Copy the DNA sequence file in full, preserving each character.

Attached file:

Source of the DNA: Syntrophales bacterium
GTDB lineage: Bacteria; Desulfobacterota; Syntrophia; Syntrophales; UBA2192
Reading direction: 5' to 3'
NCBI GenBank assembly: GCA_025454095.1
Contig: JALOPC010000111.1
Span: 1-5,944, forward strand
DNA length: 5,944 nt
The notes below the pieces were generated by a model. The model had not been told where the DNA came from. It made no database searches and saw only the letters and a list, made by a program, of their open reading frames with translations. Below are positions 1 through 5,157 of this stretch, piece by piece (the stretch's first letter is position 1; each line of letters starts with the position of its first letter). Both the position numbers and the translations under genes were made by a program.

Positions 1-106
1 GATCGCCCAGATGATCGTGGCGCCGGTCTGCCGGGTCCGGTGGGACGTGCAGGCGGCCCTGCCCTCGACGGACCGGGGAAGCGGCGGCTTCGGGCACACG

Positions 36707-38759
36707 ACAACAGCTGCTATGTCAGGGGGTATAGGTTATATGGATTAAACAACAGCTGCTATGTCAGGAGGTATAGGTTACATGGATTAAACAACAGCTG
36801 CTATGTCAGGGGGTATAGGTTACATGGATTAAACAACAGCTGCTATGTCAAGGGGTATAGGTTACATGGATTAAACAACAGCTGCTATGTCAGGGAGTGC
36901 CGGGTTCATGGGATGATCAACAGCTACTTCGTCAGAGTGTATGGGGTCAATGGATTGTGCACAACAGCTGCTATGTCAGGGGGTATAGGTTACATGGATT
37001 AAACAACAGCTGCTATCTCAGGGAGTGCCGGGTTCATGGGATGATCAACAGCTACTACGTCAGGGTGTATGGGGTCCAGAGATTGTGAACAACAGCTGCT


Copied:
Source of the DNA: Syntrophales bacterium
GTDB lineage: Bacteria; Desulfobacterota; Syntrophia; Syntrophales; UBA2192
Reading direction: 5' to 3'
NCBI GenBank assembly: GCA_025454095.1
Contig: JALOPC010000111.1
Span: 1-5,944, forward strand
DNA length: 5,944 nt
The notes below the pieces were generated by a model. The model had not been told where the DNA came from. It made no database searches and saw only the letters and a list, made by a program, of their open reading frames with translations. Below are positions 1 through 5,157 of this stretch, piece by piece (the stretch's first letter is position 1; each line of letters starts with the position of its first letter). Both the position numbers and the translations under genes were made by a program.

Positions 1-106
1 GATCGCCCAGATGATCGTGGCGCCGGTCTGCCGGGTCCGGTGGGACGTGCAGGCGGCCCTGCCCTCGACGGACCGGGGAAGCGGCGGCTTCGGGCACACG

Positions 36707-38759
36707 ACAACAGCTGCTATGTCAGGGGGTATAGGTTATATGGATTAAACAACAGCTGCTATGTCAGGAGGTATAGGTTACATGGATTAAACAACAGCTG
36801 CTATGTCAGGGGGTATAGGTTACATGGATTAAACAACAGCTGCTATGTCAAGGGGTATAGGTTACATGGATTAAACAACAGCTGCTATGTCAGGGAGTGC
36901 CGGGTTCATGGGATGATCAACAGCTACTTCGTCAGAGTGTATGGGGTCAATGGATTGTGCACAACAGCTGCTATGTCAGGGGGTATAGGTTACATGGATT
37001 AAACAACAGCTGCTATCTCAGGGAGTGCCGGGTTCATGGGATGATCAACAGCTACTACGTCAGGGTGTATGGGGTCCAGAGATTGTGAACAACAGCTGCT